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Anaphylactic shock

Created by Ian Mannarino.

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Video transcript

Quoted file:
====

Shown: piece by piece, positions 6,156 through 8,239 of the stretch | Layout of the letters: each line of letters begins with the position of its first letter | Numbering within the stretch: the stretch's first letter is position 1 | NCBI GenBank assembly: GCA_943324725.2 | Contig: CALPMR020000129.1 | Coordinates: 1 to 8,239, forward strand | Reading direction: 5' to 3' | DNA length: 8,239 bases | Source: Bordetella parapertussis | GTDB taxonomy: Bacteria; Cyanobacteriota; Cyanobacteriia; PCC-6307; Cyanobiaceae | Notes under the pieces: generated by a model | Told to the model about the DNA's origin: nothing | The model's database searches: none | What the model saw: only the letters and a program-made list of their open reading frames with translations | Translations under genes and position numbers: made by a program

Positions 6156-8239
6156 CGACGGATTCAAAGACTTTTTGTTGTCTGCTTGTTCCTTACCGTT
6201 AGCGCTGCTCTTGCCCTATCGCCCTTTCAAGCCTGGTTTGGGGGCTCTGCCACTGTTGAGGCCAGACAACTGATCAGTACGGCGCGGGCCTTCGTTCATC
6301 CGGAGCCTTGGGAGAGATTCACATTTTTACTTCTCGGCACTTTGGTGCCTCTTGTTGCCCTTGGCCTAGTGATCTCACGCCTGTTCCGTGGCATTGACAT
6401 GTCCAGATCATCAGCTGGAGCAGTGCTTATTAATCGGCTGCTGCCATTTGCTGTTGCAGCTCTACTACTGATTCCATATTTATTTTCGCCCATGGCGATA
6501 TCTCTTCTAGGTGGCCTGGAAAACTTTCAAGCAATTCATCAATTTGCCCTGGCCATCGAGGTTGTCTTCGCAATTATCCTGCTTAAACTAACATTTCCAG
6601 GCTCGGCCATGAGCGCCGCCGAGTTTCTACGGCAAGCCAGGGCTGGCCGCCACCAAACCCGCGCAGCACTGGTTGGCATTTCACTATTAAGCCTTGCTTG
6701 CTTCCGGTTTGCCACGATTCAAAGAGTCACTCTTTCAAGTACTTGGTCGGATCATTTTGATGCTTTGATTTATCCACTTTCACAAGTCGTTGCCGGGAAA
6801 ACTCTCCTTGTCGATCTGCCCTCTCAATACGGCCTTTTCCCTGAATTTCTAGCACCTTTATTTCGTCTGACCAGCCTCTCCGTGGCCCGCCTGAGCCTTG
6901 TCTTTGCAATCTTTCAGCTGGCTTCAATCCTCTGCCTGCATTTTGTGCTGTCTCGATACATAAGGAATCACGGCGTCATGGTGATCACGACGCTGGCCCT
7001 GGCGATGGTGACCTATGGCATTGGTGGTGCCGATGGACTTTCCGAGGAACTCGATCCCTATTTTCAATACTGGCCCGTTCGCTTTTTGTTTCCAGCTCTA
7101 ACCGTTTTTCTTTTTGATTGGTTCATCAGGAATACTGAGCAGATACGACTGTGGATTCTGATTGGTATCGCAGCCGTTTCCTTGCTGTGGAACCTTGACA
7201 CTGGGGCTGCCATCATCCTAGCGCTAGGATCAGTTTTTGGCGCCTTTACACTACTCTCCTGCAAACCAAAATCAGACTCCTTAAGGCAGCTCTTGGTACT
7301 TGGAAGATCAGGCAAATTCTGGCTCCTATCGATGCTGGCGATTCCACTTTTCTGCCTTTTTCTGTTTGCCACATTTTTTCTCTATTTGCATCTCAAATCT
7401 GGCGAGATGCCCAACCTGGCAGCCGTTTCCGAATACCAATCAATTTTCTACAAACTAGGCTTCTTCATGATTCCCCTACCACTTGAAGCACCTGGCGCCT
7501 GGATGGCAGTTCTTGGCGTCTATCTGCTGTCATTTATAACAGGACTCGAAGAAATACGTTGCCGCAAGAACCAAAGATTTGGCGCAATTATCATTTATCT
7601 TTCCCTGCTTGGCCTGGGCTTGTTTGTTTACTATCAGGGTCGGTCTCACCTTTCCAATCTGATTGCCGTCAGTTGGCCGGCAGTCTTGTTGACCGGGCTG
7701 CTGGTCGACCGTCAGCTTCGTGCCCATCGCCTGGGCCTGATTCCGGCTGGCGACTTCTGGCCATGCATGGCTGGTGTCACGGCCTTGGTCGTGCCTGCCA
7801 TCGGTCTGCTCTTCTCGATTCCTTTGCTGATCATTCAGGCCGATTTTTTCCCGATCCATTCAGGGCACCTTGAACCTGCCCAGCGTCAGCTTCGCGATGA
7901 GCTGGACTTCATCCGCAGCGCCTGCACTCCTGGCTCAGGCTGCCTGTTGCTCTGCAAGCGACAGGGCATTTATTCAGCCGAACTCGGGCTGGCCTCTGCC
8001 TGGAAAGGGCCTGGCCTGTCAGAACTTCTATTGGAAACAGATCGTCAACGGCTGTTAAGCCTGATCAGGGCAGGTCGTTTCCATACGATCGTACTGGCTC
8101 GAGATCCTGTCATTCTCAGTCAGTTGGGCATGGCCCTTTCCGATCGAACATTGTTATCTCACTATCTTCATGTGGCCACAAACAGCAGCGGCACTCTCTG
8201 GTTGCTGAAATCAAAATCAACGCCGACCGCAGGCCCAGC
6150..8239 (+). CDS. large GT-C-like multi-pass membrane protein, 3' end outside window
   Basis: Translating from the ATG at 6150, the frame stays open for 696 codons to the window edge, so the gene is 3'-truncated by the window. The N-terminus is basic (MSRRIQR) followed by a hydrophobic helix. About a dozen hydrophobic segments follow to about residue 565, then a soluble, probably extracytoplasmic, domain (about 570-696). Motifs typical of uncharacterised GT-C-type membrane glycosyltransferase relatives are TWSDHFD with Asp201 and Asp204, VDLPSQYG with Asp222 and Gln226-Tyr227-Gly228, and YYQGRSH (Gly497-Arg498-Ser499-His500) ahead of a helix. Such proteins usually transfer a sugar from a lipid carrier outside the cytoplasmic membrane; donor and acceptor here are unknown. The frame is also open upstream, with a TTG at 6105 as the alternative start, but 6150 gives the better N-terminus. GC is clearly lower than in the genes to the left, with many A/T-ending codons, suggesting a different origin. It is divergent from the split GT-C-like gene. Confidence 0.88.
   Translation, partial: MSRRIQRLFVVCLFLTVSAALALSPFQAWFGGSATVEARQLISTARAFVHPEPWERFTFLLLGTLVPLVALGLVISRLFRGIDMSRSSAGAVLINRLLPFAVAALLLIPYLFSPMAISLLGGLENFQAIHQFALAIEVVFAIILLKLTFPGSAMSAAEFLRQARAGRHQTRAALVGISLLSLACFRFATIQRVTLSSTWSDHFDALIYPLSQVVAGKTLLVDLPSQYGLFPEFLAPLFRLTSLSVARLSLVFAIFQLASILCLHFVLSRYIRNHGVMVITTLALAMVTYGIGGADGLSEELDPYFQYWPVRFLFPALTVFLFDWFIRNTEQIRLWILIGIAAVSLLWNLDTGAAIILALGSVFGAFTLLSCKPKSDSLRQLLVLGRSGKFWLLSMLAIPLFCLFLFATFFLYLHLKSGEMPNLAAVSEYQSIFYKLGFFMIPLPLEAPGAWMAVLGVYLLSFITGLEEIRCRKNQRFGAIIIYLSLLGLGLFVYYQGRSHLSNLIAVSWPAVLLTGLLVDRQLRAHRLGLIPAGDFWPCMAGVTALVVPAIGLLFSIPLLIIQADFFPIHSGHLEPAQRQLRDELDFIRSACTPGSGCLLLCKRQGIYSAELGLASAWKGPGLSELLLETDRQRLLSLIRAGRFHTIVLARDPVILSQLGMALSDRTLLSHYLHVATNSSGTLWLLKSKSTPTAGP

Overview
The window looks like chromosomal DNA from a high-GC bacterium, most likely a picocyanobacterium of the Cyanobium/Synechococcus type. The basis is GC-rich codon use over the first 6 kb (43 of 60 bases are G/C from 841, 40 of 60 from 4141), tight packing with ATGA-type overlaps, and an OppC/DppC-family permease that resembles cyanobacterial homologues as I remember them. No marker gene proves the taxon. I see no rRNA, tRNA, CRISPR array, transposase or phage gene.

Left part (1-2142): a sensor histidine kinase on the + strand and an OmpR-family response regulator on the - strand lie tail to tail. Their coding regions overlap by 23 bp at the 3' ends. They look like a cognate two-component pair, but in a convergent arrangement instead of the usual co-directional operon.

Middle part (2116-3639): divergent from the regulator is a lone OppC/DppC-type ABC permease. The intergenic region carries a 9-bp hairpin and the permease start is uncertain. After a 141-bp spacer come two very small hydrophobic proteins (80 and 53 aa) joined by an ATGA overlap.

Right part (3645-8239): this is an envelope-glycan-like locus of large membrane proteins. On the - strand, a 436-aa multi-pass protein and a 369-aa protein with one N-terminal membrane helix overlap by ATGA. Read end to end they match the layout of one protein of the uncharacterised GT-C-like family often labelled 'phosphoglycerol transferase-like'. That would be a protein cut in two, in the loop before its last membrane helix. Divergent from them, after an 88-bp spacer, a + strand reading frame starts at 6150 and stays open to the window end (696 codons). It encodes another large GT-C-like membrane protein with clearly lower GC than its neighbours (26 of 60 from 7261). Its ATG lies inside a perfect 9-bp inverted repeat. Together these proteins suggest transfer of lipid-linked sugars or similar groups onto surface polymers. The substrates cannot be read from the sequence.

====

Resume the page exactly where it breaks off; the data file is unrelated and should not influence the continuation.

- [Voiceover] Anaphylactic Shock is probably one of the shocks that most people are familiar with. It's also known as anaphylaxis. Anaphylactic shock is an allergic reaction that's severe enough to cause shock. And of course shock is decreased tissue perfusion, or in other words decreased oxygenation of tissues. There are a number of different things that can cause an allergic reaction. For example, bee stings can cause an allergic reaction, peanut allergies, food allergies, pollen can cause allergic reactions and so can certain medications as well. Now of course, allergies can be either very mild and seasonal such as hay fever and sometimes allergies can be so severe that it can cause shock. But how does it cause shock? Well first of all to answer that, I want to acknowledge that there are two types of anaphylaxis. Those that are immunologic and those that are non-immunologic. And I'll go ahead and start with immunologic anaphylaxis, because that's actually the most common type. In immunologic anaphylaxis, there's some sort of allergic agent, whether it's poison from a bee sting or a food allergy that somehow gets in to the system. And whatever this material is, it's known as an allergen because it generates an allergic response. So when this allergen first gets into the body, it will interact with B cells, and not B cells like the insect, the bee right up here, but B cells as in the letter B. Now these cells are the antibody creating cells of the immune system, they create antibodies. And antibodies are essentially a little Y shaped protein that is used like a signal marker to find something that's foreign, foreign material. So in this case, the antibodies will be reacting to the allergen. Now antibodies that are created in response to an allergen, are known as IgE. IgE stands for immunoglobulin E. Globulin means protein and immuno just means immune. So really it's immune protein and the classification is E. Now the reason I want to emphasis this, is because IgE specifically docks on to other immune cells which are known as Mast Cells, and these mast cells are mediators of the immune system. So what ends up happening is, once IgE is created, it will dock on to these mast cells. So this all occurs when a person is first exposed to an allergen, and this is called sensitization. The immune system is sensitized to this allergen. So the next time that this allergen comes along, it will create a rapid, allergic response. The allergen will dock on to these antibodies and when they do, the mast cells activate. And when mast cells activate, two main things happen. First of all, mast cells release immune molecules known as cytokines. Cytokines are essentially used for cellular communication. So mast cells communicate with other white blood cells and tell them to come over. So what ends up happening is these white blood cells continue to recruit more white blood cells, and it's a cycle that creates more and more white blood cells being recruited and activated in response to these allergens. Now that activation of both the mast cells and the immune cells, causes release of another molecule known as histamine. Now histamine is a potent vasodilator. In other words, it dilates blood vessels. So here, with the dotted line, I'm showing a blood vessel size before and after histamine, the diameter of the blood vessel increases. Now this is happening in the blood stream in the entire body, and it causes a large drop in blood pressure. So patients lose the function of their circulatory system and are no longer able to distribute oxygen and so that's how an allergy causes shock. And also, let me note that histamine causes blood vessels to become leaky, so fluid escapes the vascular space which causes swelling to occur all throughout the body. So a patient has massive swelling along with a massive drop of blood pressure. Now the second type of anaphylaxis is called non-immunologic. Now non-immunologic anaphylactic shock is essentially the same as immunologic shock, it's just the pathology is slightly different. Instead of mast cells being stimulated by IgE, the allergen specifically targets the receptors on the mast cells. And so you get the same process of histamine release as well as cytokine release, which of course causes the super immunological response as more white blood cells are recruited and then also causes this drop of blood pressure. So what are the symptoms that we see in anaphylactic shock? Well the symptoms are going to be characterized by the actions of histamine. So a patient with anaphylactic shock has this major drop in blood pressure due to vessel dilation. So we'll see flushing of the skin, as blood vessels dilate and blood starts to saturate in the skin. And swelling as fluid is getting outside of the blood vessels. And itchiness, which is also caused by histamine release. So these are all symptoms that you would come to expect from an immune response. You may see other various symptoms such as rhinorrhea, which is a runny nose and this is caused by vessel dilation in the nasal vasculature, so you have an overactive release of fluid. But the symptom that I really want to get to, occurs with the lungs. Histamine not only causes vessel dilation, one of it's most serious symptoms is bronchospasms. Spasms of the bronchi, the main air passages to the right and left lungs. So these bronchospasms make it difficult for a patient to breath. What makes it worse also is that swelling can be occuring in the throat as well, which can close off the airway, making it even more difficult to breath. So a patient comes in whose non-responsive, he's not breathing, and you check and find that the patient has a very low blood pressure. So what do you do? Do you order lab tests? No, that's a terrible idea. This patient is having a severe bout of shock. It should already be apparent based off of the clinical symptoms that this patient has. Especially the low blood pressure, severe low blood pressure should indicate that right away, something needs to be done. So you progress right to treatment. And treatment is based off of the ABC's, airway, breathing and circulation. So number one, you want to establish the airway. If a patient is not breathing, you want to give them 100% oxygen so you can fill up their lungs. And ventilating the patient with a bag mask, to push air into the lungs, may be one of the first ways to respond to a patient who has anaphylactic shock. Along with this, the blood pressure needs to be maintained. And there's one medication that's especially effective at maintaining blood pressure in patient's with anaphylactic shock and that's epinephrine. First of all, of course patients have these very dilated blood vessels. Now epinephrine has strong sympathetic activity, so it acts in a way to constrict blood vessels back down to maintain blood pressure. So this directly counteracts what histamine does to blood vessels. Epinephrine also effects the lungs and causes bronchodilation, so it opens up the airways. So this is important to allow airflow back into the lungs. Now to also maintain blood pressure, IV fluids will help fill up the vascular space. So these are the main ways to treat a patient with anaphylaxis. And along with this, you can give antihistamines to really directly counteract the effects of histamine in the body. But of course, let me emphasize that epinephrine and IV fluids are the mainstay of treatment, because they act to immediately reverse the low blood pressure and restore a patient's circulatory system.